The volcanic eruption in Iceland that has forced UK airports to close could last anything from hours to months, according to volcanologist Clive Oppenheimer.
The University of Cambridge-based professor said the situation was “pretty uncertain” at the moment as experts are busy trying to ascertain more about the possible scope of the eruption.
He told Travel Weekly that the last time this volcano erupted, in the early 19th century, it lasted for a year and a half.
“Once an eruption has started it is almost impossible to predict how long it might last,” he said.
“The initial eruption actually started three weeks ago after the inflation of the volcano had been picked up.
“Yesterday, it moved to the summit and became more explosive, creating these ash clouds that nobody could really have anticipated.
“Depending on the intensity, the ash clouds could stop being a problem even if the eruption continues.”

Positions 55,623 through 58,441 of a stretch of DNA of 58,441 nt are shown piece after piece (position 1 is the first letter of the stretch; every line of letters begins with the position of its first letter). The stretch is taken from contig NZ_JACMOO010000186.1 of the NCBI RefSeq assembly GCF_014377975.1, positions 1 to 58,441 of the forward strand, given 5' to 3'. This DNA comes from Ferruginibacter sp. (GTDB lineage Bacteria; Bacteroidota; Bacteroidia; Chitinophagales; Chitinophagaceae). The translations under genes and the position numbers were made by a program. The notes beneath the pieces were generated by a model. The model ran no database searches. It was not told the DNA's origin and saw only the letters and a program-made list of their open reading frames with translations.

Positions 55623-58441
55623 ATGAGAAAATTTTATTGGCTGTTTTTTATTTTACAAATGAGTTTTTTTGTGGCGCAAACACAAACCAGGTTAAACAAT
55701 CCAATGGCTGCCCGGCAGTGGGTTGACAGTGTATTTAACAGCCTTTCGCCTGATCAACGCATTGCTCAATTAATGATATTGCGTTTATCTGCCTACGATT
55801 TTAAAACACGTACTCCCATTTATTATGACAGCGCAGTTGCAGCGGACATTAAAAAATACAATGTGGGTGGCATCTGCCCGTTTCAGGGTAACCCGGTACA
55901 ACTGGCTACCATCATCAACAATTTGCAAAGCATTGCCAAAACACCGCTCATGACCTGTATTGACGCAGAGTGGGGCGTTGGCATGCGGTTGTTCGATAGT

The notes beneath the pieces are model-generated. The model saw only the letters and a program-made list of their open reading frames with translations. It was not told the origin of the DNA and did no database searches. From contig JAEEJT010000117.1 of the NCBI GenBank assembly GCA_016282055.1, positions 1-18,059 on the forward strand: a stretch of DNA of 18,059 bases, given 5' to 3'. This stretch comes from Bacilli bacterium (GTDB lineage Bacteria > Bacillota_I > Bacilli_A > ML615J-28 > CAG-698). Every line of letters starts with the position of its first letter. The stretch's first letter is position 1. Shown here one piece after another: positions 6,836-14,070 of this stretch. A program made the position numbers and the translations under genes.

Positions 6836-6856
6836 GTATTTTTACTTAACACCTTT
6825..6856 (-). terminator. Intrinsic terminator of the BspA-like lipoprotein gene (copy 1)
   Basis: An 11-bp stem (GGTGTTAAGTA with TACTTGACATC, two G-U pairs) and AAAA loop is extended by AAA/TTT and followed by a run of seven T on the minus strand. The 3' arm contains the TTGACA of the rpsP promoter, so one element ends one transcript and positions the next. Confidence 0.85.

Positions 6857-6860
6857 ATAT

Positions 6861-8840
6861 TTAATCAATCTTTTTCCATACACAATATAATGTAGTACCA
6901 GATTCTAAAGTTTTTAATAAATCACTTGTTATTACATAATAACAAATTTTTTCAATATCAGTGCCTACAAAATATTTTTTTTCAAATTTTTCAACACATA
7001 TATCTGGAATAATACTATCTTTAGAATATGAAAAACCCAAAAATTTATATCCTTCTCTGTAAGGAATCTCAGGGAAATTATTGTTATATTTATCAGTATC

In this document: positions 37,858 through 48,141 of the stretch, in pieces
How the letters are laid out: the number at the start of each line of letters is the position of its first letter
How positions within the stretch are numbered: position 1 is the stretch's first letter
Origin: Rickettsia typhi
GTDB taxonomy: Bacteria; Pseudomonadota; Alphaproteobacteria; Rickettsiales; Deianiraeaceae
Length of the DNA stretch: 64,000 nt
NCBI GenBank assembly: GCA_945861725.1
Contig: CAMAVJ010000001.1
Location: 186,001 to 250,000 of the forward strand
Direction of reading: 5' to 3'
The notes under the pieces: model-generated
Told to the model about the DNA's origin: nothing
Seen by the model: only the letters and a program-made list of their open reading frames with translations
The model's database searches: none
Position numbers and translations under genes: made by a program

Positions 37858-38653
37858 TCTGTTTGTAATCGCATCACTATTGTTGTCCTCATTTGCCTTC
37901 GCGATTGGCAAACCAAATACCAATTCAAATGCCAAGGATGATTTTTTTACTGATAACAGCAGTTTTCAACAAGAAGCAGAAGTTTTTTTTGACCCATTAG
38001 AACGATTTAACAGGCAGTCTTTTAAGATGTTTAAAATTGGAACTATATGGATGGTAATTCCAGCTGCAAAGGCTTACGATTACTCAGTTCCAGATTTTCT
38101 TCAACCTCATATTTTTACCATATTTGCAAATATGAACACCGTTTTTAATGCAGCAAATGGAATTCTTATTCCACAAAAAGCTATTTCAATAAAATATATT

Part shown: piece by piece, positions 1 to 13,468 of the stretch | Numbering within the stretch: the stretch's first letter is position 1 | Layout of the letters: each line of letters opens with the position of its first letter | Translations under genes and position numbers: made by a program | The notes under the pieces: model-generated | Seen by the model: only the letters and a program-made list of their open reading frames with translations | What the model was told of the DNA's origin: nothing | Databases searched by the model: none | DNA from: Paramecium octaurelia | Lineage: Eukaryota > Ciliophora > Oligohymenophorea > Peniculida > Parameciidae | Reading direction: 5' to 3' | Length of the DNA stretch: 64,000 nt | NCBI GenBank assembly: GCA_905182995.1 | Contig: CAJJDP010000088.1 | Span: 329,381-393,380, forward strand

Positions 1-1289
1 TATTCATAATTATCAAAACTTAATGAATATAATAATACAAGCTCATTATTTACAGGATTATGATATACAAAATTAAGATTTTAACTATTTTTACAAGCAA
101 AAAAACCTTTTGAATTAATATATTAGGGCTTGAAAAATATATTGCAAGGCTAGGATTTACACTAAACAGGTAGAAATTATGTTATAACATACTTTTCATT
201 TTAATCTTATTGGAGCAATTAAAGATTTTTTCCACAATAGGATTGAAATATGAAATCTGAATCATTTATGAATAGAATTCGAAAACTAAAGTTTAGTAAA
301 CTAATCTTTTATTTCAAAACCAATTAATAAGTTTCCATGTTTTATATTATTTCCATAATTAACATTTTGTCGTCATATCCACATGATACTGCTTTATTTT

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Oppenheimer explained that the reason planes cannot fly through ash is that the temperature of the engines turns it back into magma.
“Airlines are very precautionary when it comes to ash as it can have a devastating impact on aircraft,” he added.
“Once the eruption ends the ash should fall within a matter of hours but this is a huge event because of the volume of north Atlantic traffic.”
Oppenheimer said the last time an eruption had this much impact on the aviation industry was in the early 1990s in Alaska when ash clouds moved south across the US border.